Running your hand-luggage through an airport baggage scanner is one of the mundanities of air travel, but have you ever thought about what airport baggage scanners can see?
In This Article – We’ll explain not only what airport scanners can see, but also what they’re looking for.
Read on for helpful tips and some of the weird and wonderful items these scanners intercept.
Table of Contents
- 1 What Can Airport Baggage Scanners See?
- 2 What baggage is scanned?
- 3 Airport baggage scanners use a range of technologies to see inside your luggage
- 4 What items are airport baggage scanners looking for?
- 5 What items get you pulled from the queue
- 6 Weird items that airport baggage scanners see
- 7 In conclusion
What Can Airport Baggage Scanners See?
These scanners are primarily used to look for prohibited items in luggage, but the sophisticated imaging technologies they use mean they can see individual items of any kind within your luggage in surprising detail.
Not only can airport baggage scanners see your packed items, but they can also calculate the volume and density of various objects and flag them if they are similar to prohibited items.
What baggage is scanned?
Airport officials are tasked with checking all luggage and items that fly on planes.
Both checked luggage and hand luggage must be reviewed by passing through an X-ray scanner before being loaded onto the plane.
Airport staff weigh the baggage and load it onto a conveyor belt that passes through the x-ray scanner for its contents to be viewed.
If anything on the scan concerns airport security, they will search the bag and clear it before it can proceed to the plane.
They also use a similar scanning process for airfreight.
Cargo that is stowed on planes passes through a larger scanner that is more powerful than the scanner used for passenger security.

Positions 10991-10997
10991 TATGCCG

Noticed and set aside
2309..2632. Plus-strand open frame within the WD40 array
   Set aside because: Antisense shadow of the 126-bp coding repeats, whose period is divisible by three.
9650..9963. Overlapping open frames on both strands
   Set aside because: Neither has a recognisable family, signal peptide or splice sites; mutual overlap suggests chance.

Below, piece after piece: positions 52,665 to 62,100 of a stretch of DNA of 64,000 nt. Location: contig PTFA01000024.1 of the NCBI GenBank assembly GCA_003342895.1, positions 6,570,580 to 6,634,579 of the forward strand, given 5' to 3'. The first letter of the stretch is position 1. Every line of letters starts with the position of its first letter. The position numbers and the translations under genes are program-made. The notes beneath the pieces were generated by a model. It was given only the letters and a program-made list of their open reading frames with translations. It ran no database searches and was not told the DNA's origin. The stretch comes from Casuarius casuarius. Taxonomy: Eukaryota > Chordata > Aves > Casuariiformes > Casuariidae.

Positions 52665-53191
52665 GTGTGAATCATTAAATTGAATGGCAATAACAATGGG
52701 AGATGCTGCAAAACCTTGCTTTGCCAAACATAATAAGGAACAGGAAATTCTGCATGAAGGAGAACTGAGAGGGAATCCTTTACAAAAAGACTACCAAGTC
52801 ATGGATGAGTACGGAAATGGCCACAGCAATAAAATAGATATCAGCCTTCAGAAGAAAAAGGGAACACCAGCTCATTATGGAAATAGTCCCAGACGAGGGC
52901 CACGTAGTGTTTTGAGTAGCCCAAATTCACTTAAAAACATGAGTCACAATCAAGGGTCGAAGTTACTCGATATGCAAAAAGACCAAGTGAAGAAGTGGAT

Airport baggage scanners use a range of technologies to see inside your luggage
To peek inside your luggage, modern airport baggage scanners use a range of technologies, broadly divided into ionizing and non-ionizing airport scanning equipment.
Here are some of the leading technologies used to scan your bags:
- Magnetic fields: this non-ionizing radiation is used in metal detectors. The magnetic fields are generated by passing an electrical current through wires. This low-energy radiation is then passed across the surface of objects to detect metal items.
- Millimeter wave machines: these machines use non-magnetic, low-energy, non-ionizing radiation to scan people and luggage for concealed items like weapons.
- Ionizing radiation scanning equipment: this is the most sophisticated scanning technology and is similar in caliber to medical CT scanners. To see inside luggage these machines generate large amounts of energy, directing ionizing radiation at the luggage to detect a wide range of concealed objects which will vary in radiodensity and show up as various shades of monochrome in imaging.
- Cabinet X-Ray scanners: these baggage scanners use x-rays in an enclosed area to generate x-ray images of inside the scanned luggage. The scanner operator can then review the images on a monitor. The scanner can calculate the mass and density of individual objects within the luggage. If items have the characteristics of prohibited objects, they will be flagged as hazardous to the operator.
What items are airport baggage scanners looking for?
The primary purpose of baggage scanning is to identify prohibited or illegal substances.
These items include not only the obvious illegal items like explosives, guns, and knives, drugs and wildlife, or biological substances but also items that may present a hazard to the function of the plane in flight, like advanced electronics, magnets, or radio devices.